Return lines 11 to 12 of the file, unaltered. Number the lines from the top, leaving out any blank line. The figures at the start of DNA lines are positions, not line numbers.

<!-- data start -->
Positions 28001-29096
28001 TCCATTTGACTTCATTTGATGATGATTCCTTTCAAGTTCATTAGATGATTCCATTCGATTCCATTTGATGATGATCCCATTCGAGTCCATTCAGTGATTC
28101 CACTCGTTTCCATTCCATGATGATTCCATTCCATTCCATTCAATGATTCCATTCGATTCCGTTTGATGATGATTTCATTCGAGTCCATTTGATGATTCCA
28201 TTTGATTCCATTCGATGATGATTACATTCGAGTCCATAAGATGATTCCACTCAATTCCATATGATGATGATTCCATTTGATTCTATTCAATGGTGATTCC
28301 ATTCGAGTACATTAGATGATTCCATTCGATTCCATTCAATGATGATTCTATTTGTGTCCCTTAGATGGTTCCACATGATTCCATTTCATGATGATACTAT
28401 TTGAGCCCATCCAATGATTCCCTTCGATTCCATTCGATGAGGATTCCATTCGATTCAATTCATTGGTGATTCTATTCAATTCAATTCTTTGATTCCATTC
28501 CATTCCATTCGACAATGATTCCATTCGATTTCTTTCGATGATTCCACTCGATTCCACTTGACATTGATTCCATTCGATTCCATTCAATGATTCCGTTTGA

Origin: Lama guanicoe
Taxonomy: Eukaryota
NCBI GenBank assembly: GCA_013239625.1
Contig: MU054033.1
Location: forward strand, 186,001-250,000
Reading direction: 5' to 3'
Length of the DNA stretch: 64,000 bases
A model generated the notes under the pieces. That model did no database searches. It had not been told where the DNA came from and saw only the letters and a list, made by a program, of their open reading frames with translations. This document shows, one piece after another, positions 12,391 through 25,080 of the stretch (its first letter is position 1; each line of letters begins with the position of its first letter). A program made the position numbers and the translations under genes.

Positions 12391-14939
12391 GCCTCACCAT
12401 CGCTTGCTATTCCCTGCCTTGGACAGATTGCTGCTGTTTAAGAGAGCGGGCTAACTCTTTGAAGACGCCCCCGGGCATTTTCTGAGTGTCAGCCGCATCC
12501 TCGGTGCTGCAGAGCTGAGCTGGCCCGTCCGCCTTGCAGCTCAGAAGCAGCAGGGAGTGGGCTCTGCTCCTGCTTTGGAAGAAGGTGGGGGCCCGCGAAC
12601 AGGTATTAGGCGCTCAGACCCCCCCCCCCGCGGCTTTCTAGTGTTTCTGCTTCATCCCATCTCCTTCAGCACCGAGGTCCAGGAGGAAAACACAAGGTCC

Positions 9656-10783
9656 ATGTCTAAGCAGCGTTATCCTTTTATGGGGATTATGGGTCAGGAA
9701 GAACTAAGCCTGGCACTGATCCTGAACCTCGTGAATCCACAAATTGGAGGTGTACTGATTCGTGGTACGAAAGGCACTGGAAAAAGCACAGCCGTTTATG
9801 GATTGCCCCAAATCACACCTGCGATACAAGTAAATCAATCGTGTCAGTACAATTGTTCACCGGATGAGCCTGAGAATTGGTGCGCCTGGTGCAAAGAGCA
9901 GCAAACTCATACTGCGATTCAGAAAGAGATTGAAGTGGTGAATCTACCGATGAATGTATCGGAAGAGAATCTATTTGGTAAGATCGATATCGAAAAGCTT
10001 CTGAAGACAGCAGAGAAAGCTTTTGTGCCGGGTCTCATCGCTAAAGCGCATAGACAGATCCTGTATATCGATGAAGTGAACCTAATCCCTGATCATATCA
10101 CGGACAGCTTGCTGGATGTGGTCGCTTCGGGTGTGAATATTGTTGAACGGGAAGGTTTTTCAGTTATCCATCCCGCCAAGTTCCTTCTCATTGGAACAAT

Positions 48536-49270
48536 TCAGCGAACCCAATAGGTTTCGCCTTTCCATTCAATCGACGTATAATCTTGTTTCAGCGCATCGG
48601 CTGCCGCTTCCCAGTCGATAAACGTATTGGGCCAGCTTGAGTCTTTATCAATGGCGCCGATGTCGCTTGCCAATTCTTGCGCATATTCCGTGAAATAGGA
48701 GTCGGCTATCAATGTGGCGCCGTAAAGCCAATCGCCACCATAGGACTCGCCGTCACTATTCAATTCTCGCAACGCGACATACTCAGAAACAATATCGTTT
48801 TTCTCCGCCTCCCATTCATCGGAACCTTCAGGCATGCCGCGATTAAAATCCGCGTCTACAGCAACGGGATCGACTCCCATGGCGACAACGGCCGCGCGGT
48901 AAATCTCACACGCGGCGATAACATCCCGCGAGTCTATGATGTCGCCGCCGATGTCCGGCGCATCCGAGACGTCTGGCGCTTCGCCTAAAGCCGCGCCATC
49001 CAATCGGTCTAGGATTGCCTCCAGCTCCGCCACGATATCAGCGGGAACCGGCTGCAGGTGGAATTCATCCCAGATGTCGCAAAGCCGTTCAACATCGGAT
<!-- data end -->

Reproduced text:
Contig: MU054033.1
Location: forward strand, 186,001-250,000